There is, therefore, a need for alternative sources of EPA and DHA which are sufficiently sustainable and scalable to meet global requirements. EPA and DHA can be synthesised by humans from α-linolenic acid which is present in some plant oils(10). However, studies involving stable isotope tracers show that capacity for synthesis of EPA and, especially DHA, is very limited in humans(11), although greater in women than men(12,13) . These findings are supported by those from dietary supplementation trials which show that increased α-linolenic acid intake can increase EPA, but not DHA, concentration in blood and cell lipids in men and postmenopausal women(10). However, women of reproductive age can maintain higher blood DHA concentration than men(14). Vegetarians and vegans who exclude meat and oily fish from their diet have approximately 50 % lower EPA and DHA status than omnivores(8). Thus, at least in some population groups, α-linolenic acid intake does not provide an adequate alternative source of EPA and DHA to consuming these fatty acids preformed(13,15) . Krill oil has been proposed as an alternative source of EPA + DHA to oily fish. However, the estimated yield from the total krill catch in 2013 was approximately 0·3 % of the global EPA + DHA requirement(16) and claims for greater bioavailability of n-3 PUFA from krill oil compared with fish oil appear to be unfounded(17). Algal oils have been proposed as an alternative source of EPA and DHA(17) and currently account for 2 % of human EPA + DHA consumption(9). However, the cost of fermentation and refining processes limit the extent to which production of algal sources of EPA and DHA can be scaled to meet demands(9). Overall, there is a need to identify or develop novel sources of EPA and DHA that can replace fish oil to offset the global deficit in EPA and DHA supply.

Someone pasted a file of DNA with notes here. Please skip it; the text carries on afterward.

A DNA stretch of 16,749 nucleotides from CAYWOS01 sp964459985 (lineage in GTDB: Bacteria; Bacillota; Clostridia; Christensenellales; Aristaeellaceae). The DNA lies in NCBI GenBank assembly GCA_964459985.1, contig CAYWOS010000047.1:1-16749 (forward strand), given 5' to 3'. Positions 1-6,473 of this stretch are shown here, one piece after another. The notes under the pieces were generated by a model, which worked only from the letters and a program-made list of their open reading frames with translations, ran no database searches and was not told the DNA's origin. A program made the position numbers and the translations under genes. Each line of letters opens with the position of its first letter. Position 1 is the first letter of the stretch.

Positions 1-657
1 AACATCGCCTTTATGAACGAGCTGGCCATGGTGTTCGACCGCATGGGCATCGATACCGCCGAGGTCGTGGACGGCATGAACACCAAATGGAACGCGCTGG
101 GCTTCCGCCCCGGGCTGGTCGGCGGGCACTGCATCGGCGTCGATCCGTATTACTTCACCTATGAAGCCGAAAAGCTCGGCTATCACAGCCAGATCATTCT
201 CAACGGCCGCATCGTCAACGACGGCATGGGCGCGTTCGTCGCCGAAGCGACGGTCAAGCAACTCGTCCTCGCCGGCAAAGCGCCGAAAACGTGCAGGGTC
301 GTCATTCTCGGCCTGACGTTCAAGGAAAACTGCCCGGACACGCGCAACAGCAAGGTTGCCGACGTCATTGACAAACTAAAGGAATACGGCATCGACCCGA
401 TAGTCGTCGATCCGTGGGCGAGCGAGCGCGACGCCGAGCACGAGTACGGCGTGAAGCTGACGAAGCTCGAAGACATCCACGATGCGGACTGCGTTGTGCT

Vegetable oils derived from genetically modified plants represent one potential means of providing EPA and DHA for the human population which is both sustainable and amenable to changes in scale(18). Such oils may potentially overcome the concerns about the palatability, sustainability and contamination with environmental pollutants that are associated with fish oil(5), and the limited intakes of EPA + DHA by those who exclude oily fish and/or other animal-derived foods from their diet(8). Two strains of the oil seed crop Camelina sativa have been genetically modified to produce oil containing EPA or EPA + DHA(19,20) . These seed oils are potential candidates for replacement of fish oil and oily fish as sources of EPA + DHA in the human diet. However, the EPA and DHA content of the oils differs markedly between the strains. One strain contained 15 % DHA, but only 1·8 % EPA(20), while the other contained approximately 11 % EPA and 6 % DHA(19) which approximates the proportions of these fatty acids in marine fish oil(21). Oil from a strain of C. sativa containing 20 % EPA has been shown to be bioavailable and well tolerated in mice(22) and salmon(23). However, humans are unable to convert EPA to DHA(24) and so oils from transgenic plants that only contain EPA have limited application to meeting demands for both EPA and DHA. Importantly, the bioavailability, tolerance and biological effects of oils containing EPA and DHA from transgenic plants have not yet been tested in humans.